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Media Beat: As Divisions Grow Wider, CBC Is Still Worth Defending (Column)

Canada's public broadcaster routinely takes a drubbing and the worst part is that it's too often deserving of the criticism — but without it, what then?

Media Beat: As Divisions Grow Wider, CBC Is Still Worth Defending (Column)
Photo by Austin Distel on Unsplash

Like It Or Not, The CBC Is Our Essential News Source

Wordsmith and media critic Rick Salutin counters Conservative leader Pierre Poilievre’s Let’s Crash and Burn the CBC electioneering rhetoric with a Toronto Staropinion piece where he gives his vote of confidence for the Old Dear we too often love to pillory in public assembly.

Salutin’s praise is delivered more as a backhanded compliment than unconditional praise, but any support for the public broadcaster these days is a cry of mercy in a cruel sea that cries out for defenestration.


Ever himself an entertaining and imaginative journo, Salutin explains that “the CBC was created as an existential necessity for Canada,” and reservedly adds that it “probably remains Canada’s strongest and most reliable news source, crappy as it is and has always been…”

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And there you have it.

A crappy necessity.

But is he being glib in his assessment and his defence of the CBC?

More likely he’s postulating in a fashion that balances entertaining the readership with some factual counterbalance, going on to acknowledge that the age-old argument the news services the CBC delivers are bought and paid for by taxpayers, ergo the ruling party in Parliament. But there is a separation between church and state that prevents wilful political tampering with the news process. It’s a delicate balance both halves of the equation walk in getting on with the day-to-day, but in the balance, it has worked well over the decades and there’s no reason to believe the division wall can’t continue to operate as intended in years to come.

Amplifying criticism of the CBC is the private broadcaster community, followed by some print media organs such as Postmedia. Arguments in favour of castration fall into two categories:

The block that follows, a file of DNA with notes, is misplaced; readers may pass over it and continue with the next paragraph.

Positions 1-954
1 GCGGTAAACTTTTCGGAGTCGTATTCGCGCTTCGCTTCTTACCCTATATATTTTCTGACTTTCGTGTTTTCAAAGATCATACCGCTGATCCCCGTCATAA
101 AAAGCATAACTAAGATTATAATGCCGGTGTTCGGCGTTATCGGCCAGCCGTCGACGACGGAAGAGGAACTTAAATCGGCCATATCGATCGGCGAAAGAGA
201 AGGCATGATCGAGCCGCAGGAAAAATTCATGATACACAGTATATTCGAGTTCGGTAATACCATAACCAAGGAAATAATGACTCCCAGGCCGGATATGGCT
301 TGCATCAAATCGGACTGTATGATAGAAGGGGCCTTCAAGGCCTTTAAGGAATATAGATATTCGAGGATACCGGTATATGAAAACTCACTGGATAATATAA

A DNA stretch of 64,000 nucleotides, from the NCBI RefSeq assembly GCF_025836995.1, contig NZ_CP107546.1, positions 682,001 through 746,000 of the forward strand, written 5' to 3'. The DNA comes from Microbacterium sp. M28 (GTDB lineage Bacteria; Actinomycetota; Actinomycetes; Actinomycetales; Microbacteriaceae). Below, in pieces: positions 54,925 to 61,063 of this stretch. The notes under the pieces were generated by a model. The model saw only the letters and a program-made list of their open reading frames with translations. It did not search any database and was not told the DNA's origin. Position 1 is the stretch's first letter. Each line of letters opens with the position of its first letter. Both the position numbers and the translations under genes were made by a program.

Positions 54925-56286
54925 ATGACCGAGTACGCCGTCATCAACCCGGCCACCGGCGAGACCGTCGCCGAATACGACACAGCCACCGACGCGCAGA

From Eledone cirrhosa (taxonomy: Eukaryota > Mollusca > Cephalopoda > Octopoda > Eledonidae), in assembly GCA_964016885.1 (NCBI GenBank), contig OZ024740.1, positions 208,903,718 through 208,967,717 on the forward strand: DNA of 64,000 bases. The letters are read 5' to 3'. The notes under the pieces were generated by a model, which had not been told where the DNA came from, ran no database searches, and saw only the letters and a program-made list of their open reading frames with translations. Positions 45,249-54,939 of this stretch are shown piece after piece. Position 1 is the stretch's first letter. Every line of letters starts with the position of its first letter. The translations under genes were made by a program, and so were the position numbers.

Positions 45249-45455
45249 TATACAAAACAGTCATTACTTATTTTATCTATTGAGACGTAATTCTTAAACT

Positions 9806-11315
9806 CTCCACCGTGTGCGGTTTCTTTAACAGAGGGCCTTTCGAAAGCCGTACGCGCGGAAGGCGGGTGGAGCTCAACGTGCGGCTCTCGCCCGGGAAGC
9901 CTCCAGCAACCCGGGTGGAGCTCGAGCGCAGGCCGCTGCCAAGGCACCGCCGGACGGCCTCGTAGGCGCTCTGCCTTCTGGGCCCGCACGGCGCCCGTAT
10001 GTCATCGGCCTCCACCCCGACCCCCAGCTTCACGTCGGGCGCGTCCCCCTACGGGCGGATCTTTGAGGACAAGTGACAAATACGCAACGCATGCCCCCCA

1 – The government-funded TV services siphon off a diminishing pool of advertising dollars that aren’t already being sucked up by the likes of Meta, Google and Amazon.

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2. – In the ratings game that ad agencies live and die by, private broadcasters find themselves battling against CBC outlets in all major markets across the country and all too often find themselves playing second fiddle to the government-funded broadcasters.

Salutin addresses this in his editorial: “I’m aware of dangers in governments exerting influence on news sources dependent on them, though I’ve never understood why that’s worse than the influence corporate advertisers exert in the private ads model. In either case, you can erect ‘walls’ between sectors that will succeed only partly, at best.”

He's also in praise of another government-funded news network: “… Al Jazeera, funded by the oil revenues of Qatar, is probably the best, healthiest news outlet in the world. You might want to be wary when it reports directly about Qatar but on everything else it’s pretty good. (Its vast English network was set up by CBC news vet Tony Burman over a decade ago.)”

Depending on your political persuasion, you’re either for or against the pubcaster and there’s little anyone can say to budge those on either side of the divide; however, well-funded news organizations, however funded, are a dying breed. They are costly to operate and the payback versus costs of service are growing disproportionately wide. Self-anointed/appointed pundits spring up in today’s online landscape like mushrooms after a spring rain. And the divisions between us grow ever wider, whether it be political, social, sexual, religious or ethnic.

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Fox News wins the day in ratings in the U.S. by a country mile and other right-wing megaphones such as Tucker Carlson Network, Breitbart News, Epoch Times, Newsmax and The Western Journal are slowly carving up audiences into bite-sized adherents. Then there’s the fact that many now count social media platforms such as TikTok as primary sources for news, and the algorithms employed further dissuade unity and foster segmentation in society.

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So, whether the CBC provides a balanced feed of news becomes increasingly unimportant as the years roll by. Arguments have been made that as mainstream news services wither, so the building blocks that underpin democracy fall into disarray.

It’s a bleak horizon, but, for now, we have the CBC. Perhaps we need to show it more respect than we do and see Poilievre’s bluster for what it is – electioneering hubris.

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